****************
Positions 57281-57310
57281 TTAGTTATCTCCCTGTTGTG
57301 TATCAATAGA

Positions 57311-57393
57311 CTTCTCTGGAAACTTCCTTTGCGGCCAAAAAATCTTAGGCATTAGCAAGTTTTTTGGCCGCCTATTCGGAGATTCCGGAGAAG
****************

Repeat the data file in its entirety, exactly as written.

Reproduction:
Positions 57281-57310
57281 TTAGTTATCTCCCTGTTGTG
57301 TATCAATAGA

Positions 57311-57393
57311 CTTCTCTGGAAACTTCCTTTGCGGCCAAAAAATCTTAGGCATTAGCAAGTTTTTTGGCCGCCTATTCGGAGATTCCGGAGAAG